When it became clear that a 2014 Rolling Stone magazine story based on a University of Virginia student’s account of being gang raped was incomplete, inaccurate, and in some places perhaps outright falsified, the magazine’s editor and the reporter did the right thing: They admitted the mistake and commissioned an outside team to assess their failures.
The report from the Columbia School of Journalism was blunt, pointing out not only the mistakes made by the reporter, but also the failure of editors at all levels to ask critical questions. The problem can be summed up in a criticism familiar to us journalism teachers: In regard to the crucial account of the assault, “A Rape on Campus” by Sabrina Rubin Erdely was essentially a “one-source story” on the narrative of the alleged gang rape, and journalists are appropriately skeptical of such stories. But in this case, the necessary efforts to verify the story that should have been made were either ignored or cut short.
There is much to learn from what’s in the critique, published both on the Columbia Journalism Review and Rolling Stone websites, but just as important is what’s not there — any mention of patriarchy (the system of institutionalized male dominance in which rape happens) or of feminism (the political movement that challenges patriarchy). Those crucial elements are missing from both the original Rolling Stone story and the CJR critique, an indication of how alternative and mainstream journalism routinely ignore systemic analysis of gender and how thoroughly feminism has been marginalized in the culture.
What do patriarchy and feminism have to do with the University of Virginia story, and why should journalists care? Let’s start with definitions.
The late feminist historian Gerda Lerner defined patriarchy as “the manifestation and institutionalization of male dominance over women and children in the family and the extension of male dominance over women in the society in general.” Patriarchy implies, she continued, “that men hold power in all the important institutions of society and that women are deprived of access to such power. It does not imply that women are either totally powerless or totally deprived of rights, influence and resources.” Patriarchy is not one single set of rules, but a view of people and society that is woven deeply into the fabric of our society.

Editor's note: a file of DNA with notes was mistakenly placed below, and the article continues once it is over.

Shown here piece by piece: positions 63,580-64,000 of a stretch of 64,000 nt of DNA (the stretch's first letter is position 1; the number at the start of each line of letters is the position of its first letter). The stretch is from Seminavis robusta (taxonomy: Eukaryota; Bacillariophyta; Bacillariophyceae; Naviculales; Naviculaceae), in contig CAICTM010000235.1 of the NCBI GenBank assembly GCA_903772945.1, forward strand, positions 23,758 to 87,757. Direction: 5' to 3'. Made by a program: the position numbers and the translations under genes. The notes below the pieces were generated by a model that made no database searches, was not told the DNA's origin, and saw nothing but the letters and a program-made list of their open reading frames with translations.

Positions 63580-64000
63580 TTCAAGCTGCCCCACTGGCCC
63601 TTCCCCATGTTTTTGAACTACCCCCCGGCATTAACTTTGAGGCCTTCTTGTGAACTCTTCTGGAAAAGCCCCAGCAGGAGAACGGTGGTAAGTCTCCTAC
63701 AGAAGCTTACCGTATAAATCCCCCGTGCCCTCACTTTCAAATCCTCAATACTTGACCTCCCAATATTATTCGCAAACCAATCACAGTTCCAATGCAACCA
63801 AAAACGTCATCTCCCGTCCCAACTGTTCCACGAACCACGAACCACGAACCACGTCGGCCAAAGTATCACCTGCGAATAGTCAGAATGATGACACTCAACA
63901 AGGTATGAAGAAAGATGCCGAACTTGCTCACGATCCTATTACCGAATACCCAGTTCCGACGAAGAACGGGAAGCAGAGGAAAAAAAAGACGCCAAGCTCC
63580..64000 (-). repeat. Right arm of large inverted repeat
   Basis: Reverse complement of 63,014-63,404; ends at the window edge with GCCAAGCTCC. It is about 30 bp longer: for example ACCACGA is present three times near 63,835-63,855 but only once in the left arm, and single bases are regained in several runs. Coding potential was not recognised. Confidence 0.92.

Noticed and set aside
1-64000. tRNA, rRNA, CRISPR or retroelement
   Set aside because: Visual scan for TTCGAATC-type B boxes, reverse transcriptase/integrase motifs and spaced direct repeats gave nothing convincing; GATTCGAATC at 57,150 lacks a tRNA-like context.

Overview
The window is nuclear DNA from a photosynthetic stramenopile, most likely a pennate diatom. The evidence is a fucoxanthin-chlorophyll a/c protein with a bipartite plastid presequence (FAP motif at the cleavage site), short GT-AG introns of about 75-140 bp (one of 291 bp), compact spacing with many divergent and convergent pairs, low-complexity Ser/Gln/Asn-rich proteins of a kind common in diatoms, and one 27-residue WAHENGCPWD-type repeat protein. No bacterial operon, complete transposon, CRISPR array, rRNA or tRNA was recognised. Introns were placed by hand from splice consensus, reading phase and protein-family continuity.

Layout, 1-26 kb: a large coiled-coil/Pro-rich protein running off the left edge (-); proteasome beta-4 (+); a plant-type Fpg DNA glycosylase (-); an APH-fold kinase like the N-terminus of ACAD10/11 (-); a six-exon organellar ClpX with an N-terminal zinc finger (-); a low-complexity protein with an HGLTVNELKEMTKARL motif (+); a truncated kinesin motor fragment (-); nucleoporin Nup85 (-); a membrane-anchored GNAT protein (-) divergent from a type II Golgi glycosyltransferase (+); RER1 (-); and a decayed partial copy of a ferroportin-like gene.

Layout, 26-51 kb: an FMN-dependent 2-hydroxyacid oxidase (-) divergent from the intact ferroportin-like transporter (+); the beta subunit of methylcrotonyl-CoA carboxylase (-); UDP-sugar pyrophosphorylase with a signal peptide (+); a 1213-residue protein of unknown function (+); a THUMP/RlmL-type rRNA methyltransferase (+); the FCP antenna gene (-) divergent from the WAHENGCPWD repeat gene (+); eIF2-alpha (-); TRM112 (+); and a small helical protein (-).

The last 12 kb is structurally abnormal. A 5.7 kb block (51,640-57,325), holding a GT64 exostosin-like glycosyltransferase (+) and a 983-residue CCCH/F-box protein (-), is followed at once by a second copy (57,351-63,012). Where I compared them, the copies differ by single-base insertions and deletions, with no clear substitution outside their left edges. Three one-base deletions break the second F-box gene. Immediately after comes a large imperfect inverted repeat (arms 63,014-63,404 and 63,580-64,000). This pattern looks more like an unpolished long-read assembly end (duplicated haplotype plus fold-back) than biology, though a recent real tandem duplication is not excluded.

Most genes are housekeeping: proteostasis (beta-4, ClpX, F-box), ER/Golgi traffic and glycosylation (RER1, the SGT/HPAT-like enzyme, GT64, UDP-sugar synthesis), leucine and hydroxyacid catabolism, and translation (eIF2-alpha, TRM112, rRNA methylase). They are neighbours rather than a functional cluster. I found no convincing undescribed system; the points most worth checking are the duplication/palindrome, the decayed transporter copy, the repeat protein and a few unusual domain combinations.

If journalists suggest that reflecting a feminist analysis would “politicize” their stories, the obvious question is how ignoring that analysis is not also a political choice.
Feminism challenges acts of male dominance and analyzes the underlying patriarchal ideology that tries to make that dominance seem inevitable and immutable. Second-wave radical feminists at the end of the 20th century identified men’s violence against women — rape, child sexual assault, domestic violence, and various forms of harassment — as a key method of patriarchal control and made a compelling argument that sexual assault cannot be understood outside of an analysis of patriarchy’s ideology.
In other words, feminism helped us understand that rape is not merely the pathological act of a few deviant men, but is a predictable result of a culture that socializes men into viewing sex as an arena in which they naturally dominate and have a right to control. Not all men rape, of course, but it’s also true that a lot of what is not legally defined as rape involves male domination and control. Feminism not only helps us understand rape but challenges us to be critically self-reflective about “normal” sex.
In other words, the real story is never just the act, but the context in which the act occurs. For sexual assault, that context is patriarchy. To evaluate this, we need feminism.
That’s the context that mainstream news media ignores and the evaluation they run from. Instead, the focus tends to be on individual victims/survivors and individual perpetrators. The more dramatic the story, the more likely it will be covered by journalists, and the less likely we’ll learn much about society. “Routine” rapes are so routine that most aren’t reported in our anti-feminist culture, which means they are largely invisible to journalism. And, most important in this case, the all-male institutions that serve as rape factories, such as fraternities, are rarely the subject of serious reporting absent this kind of sensationalized case.
Again, to be clear: I am not saying that all fraternity members are rapists. But it is undeniable that women face elevated levels of risk of rape at fraternities. For example, feminist anthropologist Peggy Reeves Sanday’s compelling 1992 book “Fraternity Gang Rape” outlines how fraternities’ male-centered view of sex leads to routine exploitation of women.
That’s the key — all this is routine. In the Rolling Stone story, there was attention paid to the failures of the University of Virginia to deal effectively with rapists on campus, but even that more institutional focus was devoid of any feminist analysis. If journalists suggest that reflecting a feminist analysis would “politicize” their stories, the obvious question is how ignoring that analysis is not also a political choice.
Going with the flow in a patriarchal society only works to reinforce patriarchy.
Robert Jensen is a professor in the School of Journalism at the University of Texas at Austin and board member of the Third Coast Activist Resource Center in Austin. He is the author of several books, including the forthcoming Plain Radical: Living, Loving, and Learning to Leave the Planet Gracefully (Counterpoint/Soft Skull, fall 2015).
Jensen can be reached at firstname.lastname@example.org and his articles can be found online at http://robertwjensen.org/. To join an email list to receive articles by Jensen, go to http://www.thirdcoastactivist.org/jensenupdates-info.html. Twitter: @jensenrobertw.